c.600BC-1000AD The Zapotec occupied the city of Monte Alban and Mitla in the Oaxaca Valley, Mexico in post Olmec times. It is thought that they did not actually live in the cities, but used Mitla as the centre of religious festivals and practices, and Monte Alban as the centre of political function and power. There are no available water sources in the vicinity of Monte Alban, and its growth is limited by hills on the periphery of the city. Their reign of the city ended in 900AD when they were invaded by the Mixtec tribe, after which sections of the two cultures were slowly intermarried and integrated. The Zapotec also allied with the Aztec against the Mixtec, up until the Spanish invasion.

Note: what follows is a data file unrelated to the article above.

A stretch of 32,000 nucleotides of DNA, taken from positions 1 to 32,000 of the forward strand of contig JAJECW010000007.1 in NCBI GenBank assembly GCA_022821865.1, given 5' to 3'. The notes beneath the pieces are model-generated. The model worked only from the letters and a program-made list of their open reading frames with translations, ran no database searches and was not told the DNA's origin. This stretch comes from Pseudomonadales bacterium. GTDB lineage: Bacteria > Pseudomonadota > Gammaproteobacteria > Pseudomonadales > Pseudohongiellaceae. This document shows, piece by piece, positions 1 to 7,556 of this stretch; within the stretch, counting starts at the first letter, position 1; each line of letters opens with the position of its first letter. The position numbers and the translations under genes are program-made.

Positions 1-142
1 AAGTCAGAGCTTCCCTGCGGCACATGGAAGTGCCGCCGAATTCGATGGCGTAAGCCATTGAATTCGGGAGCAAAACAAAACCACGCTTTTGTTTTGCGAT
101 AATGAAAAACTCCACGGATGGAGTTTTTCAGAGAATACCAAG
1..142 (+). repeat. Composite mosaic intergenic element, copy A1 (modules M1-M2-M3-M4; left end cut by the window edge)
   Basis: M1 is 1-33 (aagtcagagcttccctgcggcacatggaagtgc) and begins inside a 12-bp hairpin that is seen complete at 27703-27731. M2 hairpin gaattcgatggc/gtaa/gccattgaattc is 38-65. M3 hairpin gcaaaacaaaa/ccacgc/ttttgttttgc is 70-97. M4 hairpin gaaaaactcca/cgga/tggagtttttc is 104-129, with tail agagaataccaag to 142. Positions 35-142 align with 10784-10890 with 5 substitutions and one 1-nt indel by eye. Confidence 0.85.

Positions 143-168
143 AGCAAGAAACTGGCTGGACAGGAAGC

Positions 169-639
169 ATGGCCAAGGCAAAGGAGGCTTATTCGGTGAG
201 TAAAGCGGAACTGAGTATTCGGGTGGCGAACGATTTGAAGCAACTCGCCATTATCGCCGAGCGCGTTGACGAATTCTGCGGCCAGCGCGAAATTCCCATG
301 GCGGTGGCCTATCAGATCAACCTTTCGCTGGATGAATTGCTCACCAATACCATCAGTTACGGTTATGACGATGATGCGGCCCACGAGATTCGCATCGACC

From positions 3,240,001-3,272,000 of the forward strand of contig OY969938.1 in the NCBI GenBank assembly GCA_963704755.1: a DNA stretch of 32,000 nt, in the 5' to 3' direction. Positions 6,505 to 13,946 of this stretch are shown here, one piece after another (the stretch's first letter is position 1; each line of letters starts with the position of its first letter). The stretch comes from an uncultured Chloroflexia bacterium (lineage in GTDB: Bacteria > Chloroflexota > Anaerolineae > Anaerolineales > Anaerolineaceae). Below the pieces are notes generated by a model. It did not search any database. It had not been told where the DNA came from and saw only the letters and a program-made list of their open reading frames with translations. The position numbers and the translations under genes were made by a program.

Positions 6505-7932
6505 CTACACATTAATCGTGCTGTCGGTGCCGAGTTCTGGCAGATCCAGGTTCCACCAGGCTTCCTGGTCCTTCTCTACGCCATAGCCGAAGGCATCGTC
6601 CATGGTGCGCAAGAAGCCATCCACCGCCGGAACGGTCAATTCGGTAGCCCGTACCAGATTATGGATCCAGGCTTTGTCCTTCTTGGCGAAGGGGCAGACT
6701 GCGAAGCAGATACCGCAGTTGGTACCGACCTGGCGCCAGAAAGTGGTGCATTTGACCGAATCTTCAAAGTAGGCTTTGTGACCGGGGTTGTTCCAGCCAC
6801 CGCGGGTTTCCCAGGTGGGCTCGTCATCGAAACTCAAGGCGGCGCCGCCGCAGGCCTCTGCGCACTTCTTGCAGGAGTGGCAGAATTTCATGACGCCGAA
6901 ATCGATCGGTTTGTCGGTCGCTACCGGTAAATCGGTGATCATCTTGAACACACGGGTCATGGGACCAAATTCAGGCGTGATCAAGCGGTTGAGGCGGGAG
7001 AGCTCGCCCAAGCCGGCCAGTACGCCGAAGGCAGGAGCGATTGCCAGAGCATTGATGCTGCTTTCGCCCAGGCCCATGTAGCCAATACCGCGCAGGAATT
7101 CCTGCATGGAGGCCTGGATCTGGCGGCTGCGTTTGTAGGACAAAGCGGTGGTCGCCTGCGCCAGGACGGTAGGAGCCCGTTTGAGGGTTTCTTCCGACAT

Many aspects of the Zapotec culture are founded on the Olmecs, using a similar calendar based on a 52 year cycle. The Zapotec also believed they were born directly from the rocks, the trees and jaguars, with no history of migration. Their numerous gods were headed by Cosijo, a rain god who was based on a combination of the Earth jaguar and the Sky serpent common to many mesoamerican cultures.
Today two groups of Zapotec remain - in Oaxaca Valley and the Isthmus of Tehuantepe- numbering around 350 000.